Saturday, June 25, 2011

‘New York state of mind’

The wife would pity the Eastern Europeans for rapidly learning and mirroring the New York state of mind: “They’re too young to be so serious with life!” The writer is with a very smart fellow who as a student represented his country in math competitions – and would probably run rings around American kids and be a good match against the Singaporeans or Koreans? They are discussing product development, and how to step back and approach lateral thinking – and not be held hostage by linear thinking. [He had heard the writer challenged two others to think big and leverage their growing businesses; and guided them back to the drawing board, i.e., incremental thinking must be out the window.] The object of the young man’s new assignment is to move up the value chain and it requires ‘discontinuity’, short of ‘creative destruction’. [A simple example is moving to liquid detergents from powder detergents.]

And he gets back at the writer discussing “quantum mechanics and the power (of thoughts) that comes with it; and explains he will manage the new business as though he’s in a chess match, an ancient battle – being disciplined and strategic, always anchored in the fundamentals”. The guy is a quant – and with his talent the expectations of the writer would, once again, be exceeded? The world is moving at warp speed!

Finally warm weather arrives in this part of Eastern Europe! Many years ago the family was in Paris and the writer wondered how Europeans could be lousing around in an outdoor café as though time stood still? It was his New York state of mind that was robbing him of the moment. Before stepping out of the hotel to explore Paris he had to make a phone call to New York – and the only thing he remembers today: “Please wear your thinking cap if you haven’t done so yet”!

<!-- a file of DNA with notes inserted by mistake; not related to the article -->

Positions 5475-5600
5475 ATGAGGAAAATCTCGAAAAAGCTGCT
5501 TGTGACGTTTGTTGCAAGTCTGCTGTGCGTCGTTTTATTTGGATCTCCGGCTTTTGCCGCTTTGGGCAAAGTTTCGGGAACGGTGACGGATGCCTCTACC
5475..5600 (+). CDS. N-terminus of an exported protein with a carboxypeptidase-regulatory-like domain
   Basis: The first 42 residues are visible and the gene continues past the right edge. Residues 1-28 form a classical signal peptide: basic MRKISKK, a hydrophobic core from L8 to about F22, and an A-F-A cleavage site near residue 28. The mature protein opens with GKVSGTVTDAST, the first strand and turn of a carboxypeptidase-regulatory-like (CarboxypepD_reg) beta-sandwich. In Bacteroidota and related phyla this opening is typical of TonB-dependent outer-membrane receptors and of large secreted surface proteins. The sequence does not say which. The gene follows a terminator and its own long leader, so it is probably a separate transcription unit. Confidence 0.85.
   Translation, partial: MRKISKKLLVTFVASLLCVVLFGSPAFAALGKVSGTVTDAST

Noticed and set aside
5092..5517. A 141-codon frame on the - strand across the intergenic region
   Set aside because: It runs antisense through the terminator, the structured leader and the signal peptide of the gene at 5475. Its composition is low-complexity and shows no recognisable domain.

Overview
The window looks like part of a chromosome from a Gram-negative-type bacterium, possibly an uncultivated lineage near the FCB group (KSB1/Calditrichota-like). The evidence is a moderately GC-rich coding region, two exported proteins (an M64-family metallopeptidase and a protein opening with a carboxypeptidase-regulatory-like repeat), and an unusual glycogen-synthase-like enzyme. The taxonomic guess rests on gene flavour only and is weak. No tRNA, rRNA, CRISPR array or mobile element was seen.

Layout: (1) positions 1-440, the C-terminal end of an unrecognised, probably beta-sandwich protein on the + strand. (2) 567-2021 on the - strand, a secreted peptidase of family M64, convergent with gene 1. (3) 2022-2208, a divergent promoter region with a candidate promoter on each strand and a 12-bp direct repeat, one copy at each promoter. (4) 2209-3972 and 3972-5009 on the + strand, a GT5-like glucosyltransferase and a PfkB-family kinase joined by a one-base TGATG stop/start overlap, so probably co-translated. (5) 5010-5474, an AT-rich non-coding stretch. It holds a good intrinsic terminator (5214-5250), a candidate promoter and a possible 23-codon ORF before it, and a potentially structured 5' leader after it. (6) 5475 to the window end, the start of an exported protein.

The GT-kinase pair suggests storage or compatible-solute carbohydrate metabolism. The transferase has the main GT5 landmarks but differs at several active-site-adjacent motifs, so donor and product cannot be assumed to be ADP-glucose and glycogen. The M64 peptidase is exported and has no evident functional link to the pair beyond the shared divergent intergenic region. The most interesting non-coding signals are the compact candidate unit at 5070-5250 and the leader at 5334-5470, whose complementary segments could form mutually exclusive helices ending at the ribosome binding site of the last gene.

How liberating . . . to be lousing in an outdoor café in Sofia – in jeans and driving shoes! And in his favorite tees from the daughter, which reads: ‘Retired – you’ll be charged a consulting fee if you want to talk to me’! With iPad in hand the writer breaks into a smile reading the piece of Dick Cavett. His wit is why the NY Times on a weekend brings the New York state of mind even to once communist Eastern Europe. Busy with his iPad the writer isn’t responding to the waitress until Andrea Bocelli comes to the sound system with a signature song and so he says: “a bruschetta please”.

When the writer first arrived in Eastern Europe he immediately noted that to be frugal was second nature. While wasteful Americans could learn a lot from them, there was a tendency to tolerate poor quality in more ways than one. And thus to move up the value chain is an uphill climb – especially when making-do is valued?

Is there an element of making-do in ‘Filipino abilidad’? Should we recognize that the 21st century demands much more, at warp speed? Says Robert Sears, AmCham director for external affairs: “The Philippines is moving too slow. This country reformed slowly than most Asian countries. Many of its laws and regulations are no longer in tune to the present setup,” reports Business Mirror, June 18th.

And it starts with wanting to do business beyond our shores – because it will mean, even force, investing in technology and pursuing discontinuity? Cebu Pacific comes to mind; and they probably are managing their international expansion as though it’s a chess match, an ancient battle – disciplined and strategic, always anchored in the fundamentals?

The writer again wears a grin as he reads: Secretary Gates looks forward to driving to a Burger King once he steps down as secretary of defense. What would his t-shirt say? Hierarchy is something we value but others don’t? And the iPad pops a message, “A bomb explodes in Southern Philippines”. Do we have more than an image problem?

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